4. Documents with a Sethian influence (like the Gospel of Judas, or outright Sethian like Coptic Gospel of the Egyptians can be dated substantially later than 40 and substantially earlier than 250; most scholars giving them a 2nd-century date.[19] More conservative scholars using the traditional dating method would argue in these cases for the early 3rd century.[citation needed]
  5. Some gnostic gospels (for example Trimorphic Protennoia) make use of fully developed Neoplatonism and thus need to be dated after Plotinus in the 3rd century.[20][21]

Selected gospels[edit]

A page of the Gospel of Judas from the Codex Tchacos.

Though there are many documents that could be included among the gnostic gospels, the term most commonly refers to the following:

References in popular culture[edit]

The gnostic gospels received widespread attention after they were referred to in Dan Brown's best-selling novel The Da Vinci Code (2003),[26] which uses them as part of its backstory.[27] The novel's use of artistic license in describing the gospels stirred up considerable debate over the accuracy of its depiction. As a result of public interest triggered by the novel and film, numerous books and video documentaries about the gospels themselves were produced which resulted in the gnostic gospels' becoming well known in popular culture.[citation needed]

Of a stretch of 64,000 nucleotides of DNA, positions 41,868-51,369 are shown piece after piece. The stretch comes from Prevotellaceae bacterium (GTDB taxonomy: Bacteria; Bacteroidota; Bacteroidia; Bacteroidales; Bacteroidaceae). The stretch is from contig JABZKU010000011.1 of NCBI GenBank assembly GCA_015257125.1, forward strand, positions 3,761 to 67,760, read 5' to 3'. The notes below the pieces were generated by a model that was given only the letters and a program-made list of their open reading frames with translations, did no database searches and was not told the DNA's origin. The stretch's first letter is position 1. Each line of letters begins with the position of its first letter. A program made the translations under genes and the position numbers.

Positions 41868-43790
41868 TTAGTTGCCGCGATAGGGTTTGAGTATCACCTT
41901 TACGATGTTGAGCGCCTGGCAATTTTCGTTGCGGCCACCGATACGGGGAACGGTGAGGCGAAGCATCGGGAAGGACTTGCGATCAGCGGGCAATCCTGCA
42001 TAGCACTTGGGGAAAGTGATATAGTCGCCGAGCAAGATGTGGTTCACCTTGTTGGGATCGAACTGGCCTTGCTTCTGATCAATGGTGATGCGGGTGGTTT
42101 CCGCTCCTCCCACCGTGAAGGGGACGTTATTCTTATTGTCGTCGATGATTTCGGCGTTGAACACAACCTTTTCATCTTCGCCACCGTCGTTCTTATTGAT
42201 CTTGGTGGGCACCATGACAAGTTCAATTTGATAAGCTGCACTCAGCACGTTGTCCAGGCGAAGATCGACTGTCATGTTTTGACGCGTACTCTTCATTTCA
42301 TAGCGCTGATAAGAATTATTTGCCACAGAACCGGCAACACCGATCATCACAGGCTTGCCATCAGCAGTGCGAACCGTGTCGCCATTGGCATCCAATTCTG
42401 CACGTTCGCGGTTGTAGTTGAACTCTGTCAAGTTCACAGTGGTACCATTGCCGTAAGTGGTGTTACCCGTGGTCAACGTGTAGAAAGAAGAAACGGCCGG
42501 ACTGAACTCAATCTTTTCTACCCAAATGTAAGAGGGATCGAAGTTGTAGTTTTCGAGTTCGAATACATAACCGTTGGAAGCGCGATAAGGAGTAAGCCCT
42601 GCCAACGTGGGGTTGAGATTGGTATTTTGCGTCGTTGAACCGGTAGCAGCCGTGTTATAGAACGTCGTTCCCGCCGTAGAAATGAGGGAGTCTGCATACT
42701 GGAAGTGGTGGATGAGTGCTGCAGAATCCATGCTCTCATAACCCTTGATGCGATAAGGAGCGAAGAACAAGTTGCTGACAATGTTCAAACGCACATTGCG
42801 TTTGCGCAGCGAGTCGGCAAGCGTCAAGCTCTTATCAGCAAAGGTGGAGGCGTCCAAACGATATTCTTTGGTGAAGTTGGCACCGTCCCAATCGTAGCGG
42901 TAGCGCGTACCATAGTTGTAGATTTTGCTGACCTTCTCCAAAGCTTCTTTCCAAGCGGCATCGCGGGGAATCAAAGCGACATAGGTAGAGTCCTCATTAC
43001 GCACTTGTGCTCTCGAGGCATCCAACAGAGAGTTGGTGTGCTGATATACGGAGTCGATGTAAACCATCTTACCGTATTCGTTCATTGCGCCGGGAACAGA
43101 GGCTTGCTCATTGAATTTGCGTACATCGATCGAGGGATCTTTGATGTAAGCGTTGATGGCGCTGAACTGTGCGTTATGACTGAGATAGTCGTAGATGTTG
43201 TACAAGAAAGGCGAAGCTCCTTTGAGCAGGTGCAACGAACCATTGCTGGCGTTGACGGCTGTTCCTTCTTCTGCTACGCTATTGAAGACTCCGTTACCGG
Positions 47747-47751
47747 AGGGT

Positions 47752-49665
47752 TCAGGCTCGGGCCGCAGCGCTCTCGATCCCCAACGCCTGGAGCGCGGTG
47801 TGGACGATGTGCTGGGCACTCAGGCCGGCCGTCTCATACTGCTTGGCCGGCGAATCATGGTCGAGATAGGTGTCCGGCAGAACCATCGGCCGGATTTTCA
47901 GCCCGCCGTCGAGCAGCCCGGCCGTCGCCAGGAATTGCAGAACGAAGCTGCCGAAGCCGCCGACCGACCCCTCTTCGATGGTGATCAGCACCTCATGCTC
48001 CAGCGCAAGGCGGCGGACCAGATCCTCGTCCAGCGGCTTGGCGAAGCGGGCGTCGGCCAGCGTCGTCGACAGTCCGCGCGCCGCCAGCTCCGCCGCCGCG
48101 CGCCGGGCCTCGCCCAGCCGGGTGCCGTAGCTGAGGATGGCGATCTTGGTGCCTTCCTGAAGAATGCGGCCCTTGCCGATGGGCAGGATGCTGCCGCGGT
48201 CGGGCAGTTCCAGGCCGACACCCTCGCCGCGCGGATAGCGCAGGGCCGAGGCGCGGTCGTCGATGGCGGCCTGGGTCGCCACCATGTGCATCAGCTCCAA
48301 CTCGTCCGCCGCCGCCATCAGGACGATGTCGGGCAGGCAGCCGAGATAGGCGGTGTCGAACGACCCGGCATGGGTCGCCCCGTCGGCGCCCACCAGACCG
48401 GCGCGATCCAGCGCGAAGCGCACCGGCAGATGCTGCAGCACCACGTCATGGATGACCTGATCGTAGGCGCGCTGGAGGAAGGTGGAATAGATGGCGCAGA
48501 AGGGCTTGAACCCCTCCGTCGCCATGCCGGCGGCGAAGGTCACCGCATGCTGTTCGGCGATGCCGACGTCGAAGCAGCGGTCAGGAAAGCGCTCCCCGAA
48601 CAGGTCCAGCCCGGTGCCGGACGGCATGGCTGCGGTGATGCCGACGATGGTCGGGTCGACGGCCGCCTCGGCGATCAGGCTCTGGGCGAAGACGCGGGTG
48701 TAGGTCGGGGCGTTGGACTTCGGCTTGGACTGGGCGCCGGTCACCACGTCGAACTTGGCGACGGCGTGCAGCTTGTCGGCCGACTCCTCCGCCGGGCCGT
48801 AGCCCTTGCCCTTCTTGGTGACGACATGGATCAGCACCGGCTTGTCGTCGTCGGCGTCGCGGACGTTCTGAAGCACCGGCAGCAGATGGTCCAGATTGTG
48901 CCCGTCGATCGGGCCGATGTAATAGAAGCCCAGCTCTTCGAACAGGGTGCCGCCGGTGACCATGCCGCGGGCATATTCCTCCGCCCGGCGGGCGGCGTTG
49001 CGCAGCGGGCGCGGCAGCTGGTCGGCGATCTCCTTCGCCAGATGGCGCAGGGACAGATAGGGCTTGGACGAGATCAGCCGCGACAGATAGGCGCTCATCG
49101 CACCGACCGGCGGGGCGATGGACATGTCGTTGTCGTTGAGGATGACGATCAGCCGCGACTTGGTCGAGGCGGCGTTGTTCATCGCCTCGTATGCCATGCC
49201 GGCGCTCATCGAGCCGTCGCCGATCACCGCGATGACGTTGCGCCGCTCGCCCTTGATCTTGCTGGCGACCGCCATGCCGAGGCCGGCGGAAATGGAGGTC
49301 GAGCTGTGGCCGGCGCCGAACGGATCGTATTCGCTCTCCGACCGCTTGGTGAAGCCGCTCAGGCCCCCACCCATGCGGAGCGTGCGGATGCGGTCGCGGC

Films[edit]

In the film Stigmata (1999), the discovery of an as-yet unknown gnostic gospel is the basis for the story. The end of the film also makes references to the Catholic Church's denunciations of such texts as being heretical.

Literature and comics[edit]

Grant Morrison's writing been heavily influenced by the Gnostic texts, most evident in the comic series The Invisibles (1994-2000).